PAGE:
Amid a long day at work or school, most of us turn to our afternoon cup(s) of coffee for extra energy. However, closing our eyes for just a few minutes to nap may do much more for our emotional, mental, and physical health. In a Wall Street Journal infographic, entitled "How to Take the Perfect Nap," researcher suggests the most useful nap depends on what the napper needs.
Contrary to popular belief, the perfect nap doesn't need to be long — but it must be consistent, quick, and in the dark. The power nap (10 to 20 minutes) is ideal for a boost in focus and productivity, according to a 2012 study. Researchers found the 10-minute nap produced immediate improvements in sleep latency, sleepiness, fatigue, vigor, and cognitive performance. The 20-minute nap, however, produced improvements 35 minutes after napping, and lasting up to 125 minutes.
Although it may be tempting to stay asleep, a 30-minute nap can lead to sleep inertia, or the feeling of grogginess and disorientation that comes when waking up. A 2015 study found sleeping for up to 30 minutes can reverse the hormonal impact of a poor night's sleep. Researchers claim their study is the first to find napping could be used to restore biomarkers of neuroendocrine and immune health back to what's considered normal.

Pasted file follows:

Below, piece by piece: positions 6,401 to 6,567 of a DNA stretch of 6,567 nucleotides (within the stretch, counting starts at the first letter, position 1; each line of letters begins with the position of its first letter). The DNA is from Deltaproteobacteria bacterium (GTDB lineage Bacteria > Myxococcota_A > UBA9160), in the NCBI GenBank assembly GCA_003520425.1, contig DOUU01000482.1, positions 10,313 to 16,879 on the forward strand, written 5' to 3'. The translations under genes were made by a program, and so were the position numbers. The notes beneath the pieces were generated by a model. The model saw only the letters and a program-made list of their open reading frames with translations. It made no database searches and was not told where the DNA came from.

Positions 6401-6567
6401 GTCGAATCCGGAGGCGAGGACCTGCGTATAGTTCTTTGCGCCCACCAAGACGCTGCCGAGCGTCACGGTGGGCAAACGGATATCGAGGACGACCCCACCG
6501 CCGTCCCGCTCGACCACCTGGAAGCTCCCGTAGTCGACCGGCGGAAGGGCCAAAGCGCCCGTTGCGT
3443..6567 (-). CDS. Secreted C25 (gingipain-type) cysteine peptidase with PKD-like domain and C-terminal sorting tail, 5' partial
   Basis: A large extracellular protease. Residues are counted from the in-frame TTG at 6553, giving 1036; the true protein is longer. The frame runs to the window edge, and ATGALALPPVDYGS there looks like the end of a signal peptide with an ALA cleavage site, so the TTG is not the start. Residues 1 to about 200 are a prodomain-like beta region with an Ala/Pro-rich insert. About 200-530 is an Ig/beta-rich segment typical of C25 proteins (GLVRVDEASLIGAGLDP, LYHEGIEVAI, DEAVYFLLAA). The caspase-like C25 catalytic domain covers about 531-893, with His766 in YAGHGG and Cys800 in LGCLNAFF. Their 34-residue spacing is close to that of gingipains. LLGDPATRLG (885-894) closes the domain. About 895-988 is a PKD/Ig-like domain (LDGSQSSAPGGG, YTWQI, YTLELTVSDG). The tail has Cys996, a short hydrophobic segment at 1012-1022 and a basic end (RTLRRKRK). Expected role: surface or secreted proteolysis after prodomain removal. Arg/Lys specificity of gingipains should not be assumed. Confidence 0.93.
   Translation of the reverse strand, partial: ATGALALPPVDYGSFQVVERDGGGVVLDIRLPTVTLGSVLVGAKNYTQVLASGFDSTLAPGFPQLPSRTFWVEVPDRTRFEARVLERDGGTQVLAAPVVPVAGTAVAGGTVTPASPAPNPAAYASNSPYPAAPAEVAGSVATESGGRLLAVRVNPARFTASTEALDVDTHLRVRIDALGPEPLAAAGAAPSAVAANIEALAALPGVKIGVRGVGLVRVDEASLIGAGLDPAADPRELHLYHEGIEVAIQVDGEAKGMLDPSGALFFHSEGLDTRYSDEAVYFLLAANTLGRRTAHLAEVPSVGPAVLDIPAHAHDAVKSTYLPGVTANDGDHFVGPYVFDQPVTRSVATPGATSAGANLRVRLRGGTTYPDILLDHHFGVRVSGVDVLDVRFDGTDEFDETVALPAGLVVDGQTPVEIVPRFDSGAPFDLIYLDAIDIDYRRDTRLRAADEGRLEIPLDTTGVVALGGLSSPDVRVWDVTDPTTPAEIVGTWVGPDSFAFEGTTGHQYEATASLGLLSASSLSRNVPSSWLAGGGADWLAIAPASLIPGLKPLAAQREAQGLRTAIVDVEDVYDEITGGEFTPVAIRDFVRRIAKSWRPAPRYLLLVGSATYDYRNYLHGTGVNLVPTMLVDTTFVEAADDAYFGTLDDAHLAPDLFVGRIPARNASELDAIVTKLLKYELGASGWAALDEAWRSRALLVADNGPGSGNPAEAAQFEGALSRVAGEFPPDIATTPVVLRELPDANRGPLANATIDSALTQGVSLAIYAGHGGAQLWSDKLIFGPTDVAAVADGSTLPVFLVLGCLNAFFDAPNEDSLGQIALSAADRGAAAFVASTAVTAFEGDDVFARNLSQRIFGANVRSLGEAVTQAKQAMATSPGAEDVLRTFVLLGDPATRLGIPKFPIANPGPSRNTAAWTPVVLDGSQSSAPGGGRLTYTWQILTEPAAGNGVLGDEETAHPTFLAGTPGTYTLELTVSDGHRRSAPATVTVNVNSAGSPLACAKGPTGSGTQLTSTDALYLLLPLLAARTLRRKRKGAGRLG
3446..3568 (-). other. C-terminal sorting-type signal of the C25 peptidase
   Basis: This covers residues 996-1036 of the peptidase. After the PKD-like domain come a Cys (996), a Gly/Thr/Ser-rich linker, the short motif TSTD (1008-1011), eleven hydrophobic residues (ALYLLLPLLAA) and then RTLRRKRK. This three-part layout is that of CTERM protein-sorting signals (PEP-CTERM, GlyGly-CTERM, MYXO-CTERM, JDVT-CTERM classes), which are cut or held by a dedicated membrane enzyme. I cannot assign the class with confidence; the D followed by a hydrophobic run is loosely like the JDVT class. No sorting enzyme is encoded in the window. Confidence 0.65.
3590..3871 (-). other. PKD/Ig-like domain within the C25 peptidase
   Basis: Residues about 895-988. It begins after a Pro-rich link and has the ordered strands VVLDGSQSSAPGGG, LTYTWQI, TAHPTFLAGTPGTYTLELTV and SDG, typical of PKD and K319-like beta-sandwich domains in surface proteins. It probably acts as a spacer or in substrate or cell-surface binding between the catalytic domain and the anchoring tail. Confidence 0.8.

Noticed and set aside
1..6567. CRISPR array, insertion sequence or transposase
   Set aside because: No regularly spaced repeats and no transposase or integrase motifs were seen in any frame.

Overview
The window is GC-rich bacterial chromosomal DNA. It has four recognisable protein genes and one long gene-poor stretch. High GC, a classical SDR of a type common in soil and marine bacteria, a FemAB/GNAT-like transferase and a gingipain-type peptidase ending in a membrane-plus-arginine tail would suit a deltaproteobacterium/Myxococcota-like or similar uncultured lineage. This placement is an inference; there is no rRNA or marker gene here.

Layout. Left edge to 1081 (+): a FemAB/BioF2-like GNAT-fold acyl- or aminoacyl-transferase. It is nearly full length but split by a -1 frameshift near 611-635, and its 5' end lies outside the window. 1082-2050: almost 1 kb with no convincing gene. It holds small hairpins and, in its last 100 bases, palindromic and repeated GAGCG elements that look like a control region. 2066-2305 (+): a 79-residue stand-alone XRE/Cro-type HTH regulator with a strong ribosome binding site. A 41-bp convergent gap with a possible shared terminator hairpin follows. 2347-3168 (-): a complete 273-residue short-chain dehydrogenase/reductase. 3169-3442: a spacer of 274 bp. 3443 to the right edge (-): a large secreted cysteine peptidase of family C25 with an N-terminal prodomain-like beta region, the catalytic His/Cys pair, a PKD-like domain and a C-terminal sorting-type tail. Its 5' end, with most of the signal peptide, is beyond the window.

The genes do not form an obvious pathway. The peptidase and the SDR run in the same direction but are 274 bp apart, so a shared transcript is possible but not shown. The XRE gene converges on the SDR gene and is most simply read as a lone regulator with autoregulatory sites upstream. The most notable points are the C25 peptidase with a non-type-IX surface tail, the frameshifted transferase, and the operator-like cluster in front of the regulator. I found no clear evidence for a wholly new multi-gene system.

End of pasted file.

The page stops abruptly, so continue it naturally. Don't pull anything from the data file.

Getting up to 60 minutes of shut eye can also help us feel refreshed and rejuvenated. This nap is known for improvement in remembering facts, faces, and names. It's also been shown to improve alertness for up to 10 hours. The only downside to this hour-long slumber (because of course) is the increased chance you wake up feeling groggy.
Napping for more than 90 minutes usually goes through ever sleep stage, including REM and deep, slow-wave sleep, which helps to clear the mind, improve memory recall, and restore lost sleep. Interestingly, naps that include a full sleep cycle limit sleep inertia and make it easier for us to wake up.
Sleep has been consolidated into one long period, but the reality is our reaction time, memory, and alertness diminish come three o'clock. This is why some Latin American countries have a Siesta time, known as nap time, held between 1 and 4 p.m.
Remember, napping later in the day can interfere with us falling asleep at night, and disrupt our body clock. So nap responsibly.